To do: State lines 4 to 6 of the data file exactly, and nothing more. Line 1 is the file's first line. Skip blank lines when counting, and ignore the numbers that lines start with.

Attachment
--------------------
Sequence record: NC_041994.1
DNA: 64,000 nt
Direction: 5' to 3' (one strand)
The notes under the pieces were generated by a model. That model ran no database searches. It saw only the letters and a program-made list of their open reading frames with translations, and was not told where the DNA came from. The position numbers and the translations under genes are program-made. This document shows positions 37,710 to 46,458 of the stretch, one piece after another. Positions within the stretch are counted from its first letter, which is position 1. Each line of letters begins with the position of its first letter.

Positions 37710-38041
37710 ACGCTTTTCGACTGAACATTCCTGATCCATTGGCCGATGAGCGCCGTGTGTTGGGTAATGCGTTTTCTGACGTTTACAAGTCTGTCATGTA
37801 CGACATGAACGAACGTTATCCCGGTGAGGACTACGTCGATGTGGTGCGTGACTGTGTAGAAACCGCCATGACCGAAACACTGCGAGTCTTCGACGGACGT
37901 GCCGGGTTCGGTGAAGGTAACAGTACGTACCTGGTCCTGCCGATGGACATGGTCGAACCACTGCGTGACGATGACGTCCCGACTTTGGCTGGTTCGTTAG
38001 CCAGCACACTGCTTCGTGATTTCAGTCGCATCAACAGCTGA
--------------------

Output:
The notes under the pieces were generated by a model. That model ran no database searches. It saw only the letters and a program-made list of their open reading frames with translations, and was not told where the DNA came from. The position numbers and the translations under genes are program-made. This document shows positions 37,710 to 46,458 of the stretch, one piece after another. Positions within the stretch are counted from its first letter, which is position 1. Each line of letters begins with the position of its first letter.

Positions 37710-38041
37710 ACGCTTTTCGACTGAACATTCCTGATCCATTGGCCGATGAGCGCCGTGTGTTGGGTAATGCGTTTTCTGACGTTTACAAGTCTGTCATGTA